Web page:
One, the complaint petition, para 3 thereof, states that some offenders got the said consignment forcefully unloaded at Barauni, Bihar. It then goes to the state that after the driver gave intimation to the complainant, the complainant lodged a complaint in P.S. vide FIR No.78/01 at P.S. Udyognagar, Bharatpur. In this case, the court, at first sight, found the matter to be under section 420 and 406 IPC. Further, in the FIR lodged at Bharatpur, it has been stated that the consignment was dispatched to Guwahati under arrangement involving a sale agreement with Mr. Ashrafilal Broker, Sh. Ramanuj Singh who had assured payment and Sh. Randhir Kumar, the person who would give instructions to the driver. It has been stated further that Sh. Ramanuj Singh got a challan for Guwahati prepared and when the driver asked him, he got the consignment unloaded at Barauni, without making any payment and also without making any receipt of delivery of goods while taking the original papers sent with the consignment. Notably, the difference between the statement made in the complaint and in the FIR six months later are quite at variance. It is also to be noted that para 3 of the complaint does not mention of any dates at all; this itself makes the para extremely vague and unreliable. Whereas vagueness can be understood in a first immediate report, it cannot be understood in the consumer complaint which was filed after lapse of considerable time. One inference possible is that the complainant was not very clear about making the consumer complaint in the first place and the same was an afterthought after he had failed to receive payment. Even if this be only a presumption, it would certainly seem to be the case that under the arrangement described in the complaint and in the FIR, the entire affair was a matter of internal dispute; it was certainly not a case of the consignment looted, as it were, mid- way at Barauni. Nothing on record by way of evidence has been offered to prove that it was a forced unloading of goods.
Two, there is the factum of very significant delay in intimation of the incident to both the police as well as the OP: not only have they not been explained, the lack of any attempt to do so is conspicuous. Even so, the OP appointed a surveyor, Mr M. L. Bhatia. His observation in report dated 22.1.2001, reproduced in short synopsis dated 4.9.2017 of the counsel for the OP, reads as below:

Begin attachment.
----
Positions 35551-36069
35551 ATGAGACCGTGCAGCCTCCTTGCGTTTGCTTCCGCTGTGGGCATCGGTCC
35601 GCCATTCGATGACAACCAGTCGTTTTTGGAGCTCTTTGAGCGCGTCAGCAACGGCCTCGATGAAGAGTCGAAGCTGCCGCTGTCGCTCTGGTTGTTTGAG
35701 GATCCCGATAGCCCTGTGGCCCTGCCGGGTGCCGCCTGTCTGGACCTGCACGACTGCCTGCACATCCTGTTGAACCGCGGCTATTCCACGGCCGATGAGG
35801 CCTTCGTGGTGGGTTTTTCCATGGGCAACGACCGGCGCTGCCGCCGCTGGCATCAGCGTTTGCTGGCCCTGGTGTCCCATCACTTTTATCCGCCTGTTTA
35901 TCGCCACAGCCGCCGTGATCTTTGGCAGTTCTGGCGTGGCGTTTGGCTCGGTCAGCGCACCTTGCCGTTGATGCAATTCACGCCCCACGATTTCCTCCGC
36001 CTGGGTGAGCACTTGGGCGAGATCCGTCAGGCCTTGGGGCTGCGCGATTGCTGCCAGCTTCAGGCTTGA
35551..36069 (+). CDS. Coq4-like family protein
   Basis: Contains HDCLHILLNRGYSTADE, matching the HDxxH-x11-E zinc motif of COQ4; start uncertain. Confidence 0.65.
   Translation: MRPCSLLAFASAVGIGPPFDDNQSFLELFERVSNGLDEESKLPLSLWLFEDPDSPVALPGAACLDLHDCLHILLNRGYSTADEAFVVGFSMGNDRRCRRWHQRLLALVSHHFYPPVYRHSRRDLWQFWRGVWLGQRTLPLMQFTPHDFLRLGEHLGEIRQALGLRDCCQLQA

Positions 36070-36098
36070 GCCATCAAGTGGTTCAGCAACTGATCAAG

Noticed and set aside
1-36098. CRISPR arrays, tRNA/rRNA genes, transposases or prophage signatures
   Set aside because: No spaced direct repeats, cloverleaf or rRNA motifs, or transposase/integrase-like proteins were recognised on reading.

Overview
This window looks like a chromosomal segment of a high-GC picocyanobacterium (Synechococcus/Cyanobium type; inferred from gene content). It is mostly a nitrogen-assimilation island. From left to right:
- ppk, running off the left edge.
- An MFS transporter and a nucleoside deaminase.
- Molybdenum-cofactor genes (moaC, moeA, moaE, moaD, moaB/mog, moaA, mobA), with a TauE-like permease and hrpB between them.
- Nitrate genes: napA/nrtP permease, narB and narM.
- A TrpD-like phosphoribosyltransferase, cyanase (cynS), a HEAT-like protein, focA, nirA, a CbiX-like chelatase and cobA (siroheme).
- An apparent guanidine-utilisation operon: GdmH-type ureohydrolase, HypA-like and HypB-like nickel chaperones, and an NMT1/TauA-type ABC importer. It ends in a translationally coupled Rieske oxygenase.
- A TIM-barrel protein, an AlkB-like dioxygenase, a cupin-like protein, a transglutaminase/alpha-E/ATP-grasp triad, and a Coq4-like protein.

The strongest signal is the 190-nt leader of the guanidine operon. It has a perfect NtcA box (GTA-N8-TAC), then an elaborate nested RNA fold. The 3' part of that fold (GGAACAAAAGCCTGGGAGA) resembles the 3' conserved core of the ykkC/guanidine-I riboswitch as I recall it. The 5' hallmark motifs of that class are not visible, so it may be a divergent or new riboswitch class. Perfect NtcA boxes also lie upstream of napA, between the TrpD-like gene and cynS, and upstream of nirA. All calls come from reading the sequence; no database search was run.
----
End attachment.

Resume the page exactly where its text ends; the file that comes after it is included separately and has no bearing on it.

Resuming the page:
“From the records, it is obviously clear that goods has been delivered to M/s. Mehi Ananpurna Bhandar, Bironi as per the advices of M/s Asharfi Lal Dalal, Radika Oil Industries and G.R. Road lines also confirm that goods has been rightly delivered as advised to the driver. When the receiver of goods M/s Annapurna Bhandar did not make payment to the consigner. The consignor thought for recovery of amount from insurance company through lodging claim under the impression that credit guarantee is also covered in Marine Policy.
The Insured kept mum for a period of about more than 5 months after delivery of goods. On 02.06.2001, the insured lodged FIR against Ramanuj Singh Proprietor Mehi Annapurna Bhandar. On 06.06.2001 for the first time insured lodged claim with the insurance company and prior to this he never sent any information with regard to delivery of goods.
The above claim relates to credit guarantee insurance and not Marine Cargo Insurance, hence insurer has no liability under the terms and conditions of the policy.”
Three, the plea that the complainant was not aware of the importance of intimating on time cannot be accepted. Any insurance policy requires intimation on time and terms and conditions of the policy always make it incumbent on the insured to inform immediately. It is hard to comprehend that a firm such as the complainant, in the business of selling mustard oil through a broker in Patna City to a party in Guwahati, Assam, could be unaware of this provision of insurance policy. It is impossible to comprehend that the complainant, after it’s consignment had been forcefully unloaded by miscreants, would take almost six months to lodge a police case and a claim with the insurance company. Four, learned counsel for the complainant invoked an order of the Hon’ble Apex Court, (2017) 9 SCC 724, Om Prakash Vs. Reliance General Ins. And Anr., in Civil Appeal No.15611 of 2017 decided on October 4, 2017, para 10 thereof, which reads as under: